Chapter 19 Summary
Black Beauty is not sure how long he has been ill, but the horse doctor, Mr. Bond, comes to see him every day. One day he bleeds the horse as John holds the pail. After that, Black Beauty feels quite faint and thinks he is going to die; those around him seem to think so, too. Ginger and Merrylegs are moved to the other stable so that the Black Beauty's environment will be quieter; his fever makes him quite sensitive to sound.
One night John has to give Black Beauty some medicine, and Thomas Green, Joe’s father, comes to help him. After giving the medicine, John makes the horse comfortable and plans to stay for half-an-hour to see how the medicine settles; Thomas wants to stay, as well. The pair sits on a bench that has been brought into Merrylegs’ stall. They set the lantern on the floor so that the light will not disturb their patient.
After sitting in silence for a while, Thomas asks John if he will “say a bit of a kind word” to Joe, for he feels utterly responsible for Black Beauty’s condition. The boy is quite broken-hearted and cannot eat or smile; he believes no one will ever speak to him again if the horse dies. This is breaking his father’s heart, so he asks John to give the boy some words of comfort, as he is a good boy. John pauses slowly before speaking. He asks Thomas not to be too hard on him, for while he knows Joe is not a bad boy and he meant no harm, Black Beauty is “the pride of his heart.” This horse is also the favorite of the Gordons, and thinking that his life "may be flung away in this manner" is a burden John does not want to bear. John does agree to speak a kind word to the boy tomorrow—if Black Beauty is better.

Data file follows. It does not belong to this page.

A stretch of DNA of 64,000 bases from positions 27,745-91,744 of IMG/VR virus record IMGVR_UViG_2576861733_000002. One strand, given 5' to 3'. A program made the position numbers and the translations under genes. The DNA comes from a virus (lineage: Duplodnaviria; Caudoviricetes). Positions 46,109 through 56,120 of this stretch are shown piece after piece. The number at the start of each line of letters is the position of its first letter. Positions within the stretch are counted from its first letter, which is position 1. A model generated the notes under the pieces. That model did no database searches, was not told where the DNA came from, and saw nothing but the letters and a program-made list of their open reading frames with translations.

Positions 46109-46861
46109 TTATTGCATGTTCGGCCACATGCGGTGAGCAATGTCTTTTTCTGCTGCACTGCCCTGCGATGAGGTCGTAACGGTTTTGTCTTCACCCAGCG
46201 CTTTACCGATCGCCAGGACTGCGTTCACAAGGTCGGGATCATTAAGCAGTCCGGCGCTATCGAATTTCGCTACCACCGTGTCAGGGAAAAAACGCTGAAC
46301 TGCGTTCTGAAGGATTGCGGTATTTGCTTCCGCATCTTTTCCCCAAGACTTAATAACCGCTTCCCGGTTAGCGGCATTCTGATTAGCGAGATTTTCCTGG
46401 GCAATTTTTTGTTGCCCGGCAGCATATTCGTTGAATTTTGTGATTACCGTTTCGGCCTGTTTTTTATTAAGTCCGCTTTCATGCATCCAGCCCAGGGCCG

Thomas thanks him, adding that he is glad John understands that Joe acted only out of ignorance. John is provoked by the statement and practically shouts that ignorance is the “worst thing in the world,” next to evil. People do awful things...
(The entire section is 550 words.)